Amazon does not understand us individually though. From the recommendations it gives us to greeting her with my name everywhere, it is stuck with just Nonline Customer-ID identity.

But. Amazon has cookies. It has access to device-ids for mobile. It has access to pages viewed. It has access to products shopped from various browser IDs. And more.

They can easily use two or more of those to assign a Nonline Customer-Name-ID to my wife and to me. In one amazing instant, it would understand us individually and be able uniquely deliver deeper personalization, offers, support, and more.

It won’t be perfect. Perhaps it is off by 5%. But, it would be exponentially better than what exists today (which honestly is already better than 90% of the companies on the planet). And, Amazon needs it’s customers to do nothing new.

Additionally, Amazon could understand Home and understand Avinash and Jennie. Imagine all the possibilities that that unlocks.

What can Nonline Customer-Name-ID do for you? Cross-device intent customized smarter experiences that power relationships and not just shopping. Nirvana.

Now you know what it takes to truly get to Human. To real PPH. The only metric that matters (even for a non-profit). And, we’re not just talking about digital.

Got Human?

As always, it is your turn now.

Considering our metrics incentive spectrum pictures above, where is your company in terms of incentives for it’s employees? Are your little team, or your giant division, solving for the global maxima? If you are a leader, what incentives have you created for people who work for you? What element represents your company’s current identity system? What roadblocks do you see in front of you to get to Nonline Customer-Name-ID?

Please share your ideas, struggles, criticism of my ideas, worries and joy via comments below. I’ll be most grateful for the conversation.

Thank you.

Cookies To Humans: Implications Of Identity Systems On Incentives! is a post from: Occam's Razor by Avinash Kaushik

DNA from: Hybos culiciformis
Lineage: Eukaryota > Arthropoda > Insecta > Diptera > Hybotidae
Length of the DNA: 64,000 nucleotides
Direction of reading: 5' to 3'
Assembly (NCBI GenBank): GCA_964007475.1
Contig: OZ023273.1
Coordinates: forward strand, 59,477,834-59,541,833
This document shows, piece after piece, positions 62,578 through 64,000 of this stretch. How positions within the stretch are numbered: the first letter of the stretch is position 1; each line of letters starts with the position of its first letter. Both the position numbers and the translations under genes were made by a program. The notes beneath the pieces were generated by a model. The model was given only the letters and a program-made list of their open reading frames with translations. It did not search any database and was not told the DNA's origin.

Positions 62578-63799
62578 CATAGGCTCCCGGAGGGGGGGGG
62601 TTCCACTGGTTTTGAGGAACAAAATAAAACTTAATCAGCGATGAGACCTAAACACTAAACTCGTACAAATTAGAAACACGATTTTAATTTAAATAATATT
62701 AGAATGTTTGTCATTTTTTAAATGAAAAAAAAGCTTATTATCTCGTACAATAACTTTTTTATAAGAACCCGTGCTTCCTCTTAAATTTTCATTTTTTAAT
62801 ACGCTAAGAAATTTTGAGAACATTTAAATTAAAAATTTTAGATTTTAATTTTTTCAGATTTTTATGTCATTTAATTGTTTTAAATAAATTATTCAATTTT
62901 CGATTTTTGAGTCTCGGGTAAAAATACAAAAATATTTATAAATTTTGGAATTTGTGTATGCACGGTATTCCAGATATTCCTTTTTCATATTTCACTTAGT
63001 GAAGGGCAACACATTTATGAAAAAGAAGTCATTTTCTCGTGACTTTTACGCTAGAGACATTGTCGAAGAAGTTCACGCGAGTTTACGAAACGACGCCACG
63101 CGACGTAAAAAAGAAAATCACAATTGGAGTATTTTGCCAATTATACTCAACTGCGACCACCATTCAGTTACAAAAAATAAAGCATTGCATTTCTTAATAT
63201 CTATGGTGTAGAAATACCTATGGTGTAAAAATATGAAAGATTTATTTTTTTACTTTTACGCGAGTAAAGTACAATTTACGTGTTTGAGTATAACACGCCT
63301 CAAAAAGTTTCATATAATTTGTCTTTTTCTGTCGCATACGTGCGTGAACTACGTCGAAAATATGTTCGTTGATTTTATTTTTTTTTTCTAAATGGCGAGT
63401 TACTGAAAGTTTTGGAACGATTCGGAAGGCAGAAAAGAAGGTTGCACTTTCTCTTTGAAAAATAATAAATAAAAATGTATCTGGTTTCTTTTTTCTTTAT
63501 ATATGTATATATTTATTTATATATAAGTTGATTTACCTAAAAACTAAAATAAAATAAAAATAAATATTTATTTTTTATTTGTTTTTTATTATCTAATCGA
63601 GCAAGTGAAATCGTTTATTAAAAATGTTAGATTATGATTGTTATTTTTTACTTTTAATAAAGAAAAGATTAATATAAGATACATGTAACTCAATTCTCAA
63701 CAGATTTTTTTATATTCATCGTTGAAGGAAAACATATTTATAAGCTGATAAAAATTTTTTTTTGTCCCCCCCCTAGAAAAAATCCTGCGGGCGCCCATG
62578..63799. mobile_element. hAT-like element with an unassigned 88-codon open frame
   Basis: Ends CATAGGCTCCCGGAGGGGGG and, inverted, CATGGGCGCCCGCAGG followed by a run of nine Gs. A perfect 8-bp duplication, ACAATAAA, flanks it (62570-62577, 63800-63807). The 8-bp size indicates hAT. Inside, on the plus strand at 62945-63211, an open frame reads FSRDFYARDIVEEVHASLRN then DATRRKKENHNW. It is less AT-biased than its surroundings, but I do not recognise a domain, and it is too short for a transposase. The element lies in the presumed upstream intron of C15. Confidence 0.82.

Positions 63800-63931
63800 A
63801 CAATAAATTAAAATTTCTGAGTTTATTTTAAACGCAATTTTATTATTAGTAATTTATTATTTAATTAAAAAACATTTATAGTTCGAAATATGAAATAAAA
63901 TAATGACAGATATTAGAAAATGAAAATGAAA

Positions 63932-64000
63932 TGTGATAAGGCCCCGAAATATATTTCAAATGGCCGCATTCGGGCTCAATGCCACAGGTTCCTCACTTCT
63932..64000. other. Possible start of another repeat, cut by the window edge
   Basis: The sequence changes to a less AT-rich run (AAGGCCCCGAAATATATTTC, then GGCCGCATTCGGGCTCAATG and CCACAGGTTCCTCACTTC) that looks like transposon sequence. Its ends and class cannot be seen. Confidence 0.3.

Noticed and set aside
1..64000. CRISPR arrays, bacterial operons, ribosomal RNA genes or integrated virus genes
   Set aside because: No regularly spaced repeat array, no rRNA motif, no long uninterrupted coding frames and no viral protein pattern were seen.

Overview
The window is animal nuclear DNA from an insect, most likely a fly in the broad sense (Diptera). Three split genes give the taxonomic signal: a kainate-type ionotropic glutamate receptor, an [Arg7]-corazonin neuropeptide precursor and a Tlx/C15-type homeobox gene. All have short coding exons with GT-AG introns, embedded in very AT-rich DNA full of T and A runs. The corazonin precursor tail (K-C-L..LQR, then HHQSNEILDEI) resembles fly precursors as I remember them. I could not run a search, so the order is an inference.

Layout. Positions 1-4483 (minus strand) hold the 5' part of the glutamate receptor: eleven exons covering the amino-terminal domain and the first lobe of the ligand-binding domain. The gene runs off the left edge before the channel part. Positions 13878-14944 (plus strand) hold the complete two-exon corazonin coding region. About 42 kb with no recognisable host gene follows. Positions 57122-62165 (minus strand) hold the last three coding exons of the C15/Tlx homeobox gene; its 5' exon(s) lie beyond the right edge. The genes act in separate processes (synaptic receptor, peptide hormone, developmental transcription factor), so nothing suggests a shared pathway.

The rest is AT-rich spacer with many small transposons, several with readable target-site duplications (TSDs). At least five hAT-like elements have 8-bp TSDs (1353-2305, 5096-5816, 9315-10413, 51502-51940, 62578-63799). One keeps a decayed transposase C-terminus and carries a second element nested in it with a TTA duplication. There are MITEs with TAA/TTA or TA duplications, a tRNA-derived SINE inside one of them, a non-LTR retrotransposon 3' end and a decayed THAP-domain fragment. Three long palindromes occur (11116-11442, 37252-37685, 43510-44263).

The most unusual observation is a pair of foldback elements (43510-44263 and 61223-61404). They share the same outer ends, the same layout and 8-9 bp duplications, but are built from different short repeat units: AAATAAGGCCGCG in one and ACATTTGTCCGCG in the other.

February 28th 2017 Uncategorized

Closing down for a day

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Note: This post is specific to Google’s organic web-search. For Google’s other services, please check with the appropriate help center (e.g., for Google Shopping) or help forum.

Even in today’s “always-on” world, sometimes businesses want to take a break. There are times when even their online presence needs to be paused. This blog post covers some of the available options so that a site’s search presence isn’t affected.

Option: Block cart functionality

If a site only needs to block users from buying things, the simplest approach is to disable that specific functionality. In most cases, shopping cart pages can either be blocked from crawling through the robots.txt file, or blocked from indexing with a robots meta tag. Since search engines either won’t see or index that content, you can communicate this to users in an appropriate way. For example, you may disable the link to the cart, add a relevant message, or display an informational page instead of the cart.

Option: Always show interstitial or pop-up

If you need to block the whole site from users, be it with a “temporarily unavailable” message, informational page, or popup, the server should return a 503 HTTP result code (“Service Unavailable”). The 503 result code makes sure that Google doesn’t index the temporary content that’s shown to users. Without the 503 result code, the interstitial would be indexed as your website’s content.

Googlebot will retry pages that return 503 for up to about a week, before treating it as a permanent error that can result in those pages being dropped from the search results. You can also include a “Retry after” header to indicate how long the site will be unavailable. Blocking a site for longer than a week can have negative effects on the site’s search results regardless of the method that you use.